Interestingly, despite these land use policies, Brampton has an extensive pedestrian network consisting of sidewalks, multi-use trails, and recreational trails, that weaves through the city, connecting natural features, parks, schools, transit, recreation centres, neighbourhoods, and commercial centres. So why are many residents choosing to drive and not walk? Jeff Speck, in his book Walkable City, asserts that for a city to be walkable, the walk must be simultaneously useful, safe, comfortable, and interesting. The scenic recreation trails in Brampton are well-used, it is the sidewalks along major and minor arterial roads that are not used as much as they should. The pedestrian environment along the major arterial roads is harsh, the roads are eight lanes wide, with concrete medians, and tall street lights, and the edges have struggling street trees.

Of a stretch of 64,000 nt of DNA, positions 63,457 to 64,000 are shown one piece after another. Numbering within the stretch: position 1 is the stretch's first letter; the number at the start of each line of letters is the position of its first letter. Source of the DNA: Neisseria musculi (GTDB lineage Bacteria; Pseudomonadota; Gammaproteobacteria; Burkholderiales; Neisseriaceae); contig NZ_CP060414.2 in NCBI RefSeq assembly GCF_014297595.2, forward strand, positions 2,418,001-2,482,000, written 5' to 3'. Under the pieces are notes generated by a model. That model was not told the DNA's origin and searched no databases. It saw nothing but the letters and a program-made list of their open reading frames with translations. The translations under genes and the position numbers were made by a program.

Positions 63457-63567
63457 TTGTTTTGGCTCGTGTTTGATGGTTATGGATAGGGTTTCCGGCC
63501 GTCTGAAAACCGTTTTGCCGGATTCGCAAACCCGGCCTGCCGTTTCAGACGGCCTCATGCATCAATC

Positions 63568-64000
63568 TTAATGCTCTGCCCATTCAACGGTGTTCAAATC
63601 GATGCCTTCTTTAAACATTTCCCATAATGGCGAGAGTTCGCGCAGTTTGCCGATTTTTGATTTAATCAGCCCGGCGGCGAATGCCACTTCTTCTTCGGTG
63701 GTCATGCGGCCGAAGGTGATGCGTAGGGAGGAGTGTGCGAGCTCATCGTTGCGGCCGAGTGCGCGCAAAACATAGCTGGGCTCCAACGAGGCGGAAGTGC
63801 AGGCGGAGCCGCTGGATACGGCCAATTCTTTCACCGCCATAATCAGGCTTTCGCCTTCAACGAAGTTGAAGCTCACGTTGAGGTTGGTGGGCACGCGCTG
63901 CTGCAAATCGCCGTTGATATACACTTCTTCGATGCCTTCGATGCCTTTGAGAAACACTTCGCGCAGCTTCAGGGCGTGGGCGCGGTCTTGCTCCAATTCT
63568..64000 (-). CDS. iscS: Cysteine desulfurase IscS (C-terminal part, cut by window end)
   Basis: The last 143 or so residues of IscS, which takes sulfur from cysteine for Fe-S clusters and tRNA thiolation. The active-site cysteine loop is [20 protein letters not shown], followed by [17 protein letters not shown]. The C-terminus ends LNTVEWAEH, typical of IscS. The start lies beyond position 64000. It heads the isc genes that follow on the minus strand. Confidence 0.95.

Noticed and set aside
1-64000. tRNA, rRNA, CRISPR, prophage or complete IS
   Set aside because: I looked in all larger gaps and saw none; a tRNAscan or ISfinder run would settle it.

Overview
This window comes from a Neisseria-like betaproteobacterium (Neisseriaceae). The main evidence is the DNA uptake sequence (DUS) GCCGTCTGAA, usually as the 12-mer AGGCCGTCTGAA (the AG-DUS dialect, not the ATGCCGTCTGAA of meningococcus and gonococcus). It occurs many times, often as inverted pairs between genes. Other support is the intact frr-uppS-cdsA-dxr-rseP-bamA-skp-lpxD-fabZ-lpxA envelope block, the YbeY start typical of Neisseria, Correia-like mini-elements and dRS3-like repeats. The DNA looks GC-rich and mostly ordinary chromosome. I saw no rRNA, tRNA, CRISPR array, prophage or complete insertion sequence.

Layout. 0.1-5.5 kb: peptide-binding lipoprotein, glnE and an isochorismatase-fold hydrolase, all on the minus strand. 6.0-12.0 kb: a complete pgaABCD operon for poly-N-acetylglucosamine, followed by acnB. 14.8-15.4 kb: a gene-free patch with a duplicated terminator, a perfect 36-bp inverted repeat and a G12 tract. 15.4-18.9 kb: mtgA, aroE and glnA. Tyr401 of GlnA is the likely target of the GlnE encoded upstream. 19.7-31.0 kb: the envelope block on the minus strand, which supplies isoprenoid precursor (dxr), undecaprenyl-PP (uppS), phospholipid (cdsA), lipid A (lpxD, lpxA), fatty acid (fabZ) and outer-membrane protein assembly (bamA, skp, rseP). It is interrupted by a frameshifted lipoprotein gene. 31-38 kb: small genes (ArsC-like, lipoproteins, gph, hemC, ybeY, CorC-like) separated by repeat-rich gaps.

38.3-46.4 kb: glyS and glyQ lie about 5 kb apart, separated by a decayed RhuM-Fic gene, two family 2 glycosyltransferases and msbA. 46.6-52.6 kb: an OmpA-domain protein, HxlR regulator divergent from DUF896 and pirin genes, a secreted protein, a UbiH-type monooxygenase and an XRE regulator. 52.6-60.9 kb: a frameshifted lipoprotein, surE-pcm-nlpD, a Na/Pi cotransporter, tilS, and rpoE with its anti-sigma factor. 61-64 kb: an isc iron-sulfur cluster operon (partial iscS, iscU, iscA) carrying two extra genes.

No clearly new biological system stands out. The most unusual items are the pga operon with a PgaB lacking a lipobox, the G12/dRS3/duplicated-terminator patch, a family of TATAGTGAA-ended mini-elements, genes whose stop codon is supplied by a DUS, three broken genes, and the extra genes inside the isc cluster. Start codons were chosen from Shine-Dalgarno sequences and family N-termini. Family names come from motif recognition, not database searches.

Allan B. Jacobs, in his seminal book Great Streets says “good streets… make a journey comfortable, safe, pleasing and even enlightening in terms of the experience they offer of the city.” One of few major roads in the city that exemplifies some of these characters is Williams Parkway, particularly between McLaughlin and Airport Road. It is a four-lane road, approximately 15 kilometres long, with intermittent landscaped medians, that runs east to west of Brampton. The landform adjacent to the parkway varies from undulating to fairly flat, while the edges alternate from mature trees, dense shrubbery, low transparent chainlink fences, no fences, and opaque wood fences. Directly abutting the parkway are eight schools, 10 parks, and several natural heritage features, including an ecological park and Etobicoke Creek, and numerous houses. Williams Parkway’s dynamic character serves as a type of “wayfinding,” providing natural landmarks to residents as they move through it.